The Third Crusade was over. The Kingdom of Jerusalem now had to survive on its own. That this was possible is largely due to wise moves on the part of King Richard -- and luck.
When they had discussed this for some time, the wiser of them returned this reply to the royal enquiry: because the country had been devastated by disputes and disagreements, … the most essential thing was to create a new king whom everyone would obey, to whom the country could be entrusted, who would wage the people’s wars and whom the whole army would follow. If this did not happen before King Richard’s departure, they declared they would all leave since they were unable to guard the country by themselves.[i]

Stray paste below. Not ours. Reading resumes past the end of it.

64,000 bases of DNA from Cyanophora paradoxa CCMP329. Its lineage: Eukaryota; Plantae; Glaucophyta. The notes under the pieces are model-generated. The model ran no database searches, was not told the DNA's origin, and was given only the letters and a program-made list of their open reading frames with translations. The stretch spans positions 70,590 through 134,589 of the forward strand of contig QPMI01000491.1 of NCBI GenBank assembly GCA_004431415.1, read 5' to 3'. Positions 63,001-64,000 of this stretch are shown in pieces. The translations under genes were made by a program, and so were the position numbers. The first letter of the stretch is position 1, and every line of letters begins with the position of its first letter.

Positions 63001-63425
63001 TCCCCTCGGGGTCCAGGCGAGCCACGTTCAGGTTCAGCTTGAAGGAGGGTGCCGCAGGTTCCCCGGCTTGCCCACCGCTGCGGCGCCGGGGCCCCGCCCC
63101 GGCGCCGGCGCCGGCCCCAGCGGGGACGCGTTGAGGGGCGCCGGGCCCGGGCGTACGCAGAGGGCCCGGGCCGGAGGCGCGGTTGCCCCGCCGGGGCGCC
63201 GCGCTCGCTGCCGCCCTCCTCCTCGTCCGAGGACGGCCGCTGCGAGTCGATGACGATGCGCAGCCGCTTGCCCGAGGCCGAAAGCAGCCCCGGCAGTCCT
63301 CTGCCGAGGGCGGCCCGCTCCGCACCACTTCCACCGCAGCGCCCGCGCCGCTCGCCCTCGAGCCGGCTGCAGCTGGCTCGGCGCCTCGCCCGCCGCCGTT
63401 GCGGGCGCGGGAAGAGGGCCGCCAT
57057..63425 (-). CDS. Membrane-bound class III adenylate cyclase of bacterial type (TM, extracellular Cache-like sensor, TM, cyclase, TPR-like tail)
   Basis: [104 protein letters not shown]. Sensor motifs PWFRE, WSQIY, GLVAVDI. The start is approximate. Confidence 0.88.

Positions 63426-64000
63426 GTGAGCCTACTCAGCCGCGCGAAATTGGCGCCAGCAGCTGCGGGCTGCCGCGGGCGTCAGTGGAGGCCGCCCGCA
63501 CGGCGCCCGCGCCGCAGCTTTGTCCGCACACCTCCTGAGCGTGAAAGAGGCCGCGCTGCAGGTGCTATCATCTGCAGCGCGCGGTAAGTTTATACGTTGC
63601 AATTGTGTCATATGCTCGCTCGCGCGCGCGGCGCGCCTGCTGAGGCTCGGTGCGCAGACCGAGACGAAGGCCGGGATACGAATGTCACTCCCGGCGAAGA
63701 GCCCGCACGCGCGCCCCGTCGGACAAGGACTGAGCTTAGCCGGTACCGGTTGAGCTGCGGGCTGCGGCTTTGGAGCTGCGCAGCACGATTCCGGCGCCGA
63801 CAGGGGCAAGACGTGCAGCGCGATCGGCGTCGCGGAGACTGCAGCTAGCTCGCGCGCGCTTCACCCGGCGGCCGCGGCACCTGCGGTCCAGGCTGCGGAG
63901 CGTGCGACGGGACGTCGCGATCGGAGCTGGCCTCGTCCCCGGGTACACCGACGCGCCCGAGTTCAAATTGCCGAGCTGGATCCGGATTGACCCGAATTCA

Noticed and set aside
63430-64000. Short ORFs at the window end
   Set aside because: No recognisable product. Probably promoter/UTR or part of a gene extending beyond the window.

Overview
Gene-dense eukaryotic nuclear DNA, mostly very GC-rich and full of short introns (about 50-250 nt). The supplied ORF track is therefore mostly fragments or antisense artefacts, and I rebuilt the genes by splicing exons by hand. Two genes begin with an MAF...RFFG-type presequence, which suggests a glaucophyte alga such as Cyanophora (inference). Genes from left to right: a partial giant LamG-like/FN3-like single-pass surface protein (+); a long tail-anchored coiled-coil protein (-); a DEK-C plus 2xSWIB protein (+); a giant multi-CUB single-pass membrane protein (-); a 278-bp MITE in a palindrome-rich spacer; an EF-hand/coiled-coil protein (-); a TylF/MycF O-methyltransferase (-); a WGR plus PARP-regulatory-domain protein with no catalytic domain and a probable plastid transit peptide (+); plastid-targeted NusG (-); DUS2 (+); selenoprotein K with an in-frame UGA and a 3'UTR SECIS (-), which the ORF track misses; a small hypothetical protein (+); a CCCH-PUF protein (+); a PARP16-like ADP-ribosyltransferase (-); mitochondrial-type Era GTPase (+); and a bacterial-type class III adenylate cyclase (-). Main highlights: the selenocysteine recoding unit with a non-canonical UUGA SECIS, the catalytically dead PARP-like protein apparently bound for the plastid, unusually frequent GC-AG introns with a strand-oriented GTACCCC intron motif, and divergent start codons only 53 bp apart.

[i] Anonymous, Itinerarium Peregrinorum et Gesta Regis Ricardi translated by Helen Nicholson as ‘The Chronicle of the Third Crusade’ (Crusades Texts in Translation) [Aldershot: Ashgate, 1997] book 5, chapter 24, 302-3.
[ii] Itinerarium, book 5, chapter 24, 303.
The bulk of this entry is an excerpt from Dr. Schrader's comprehensive study of the crusader states.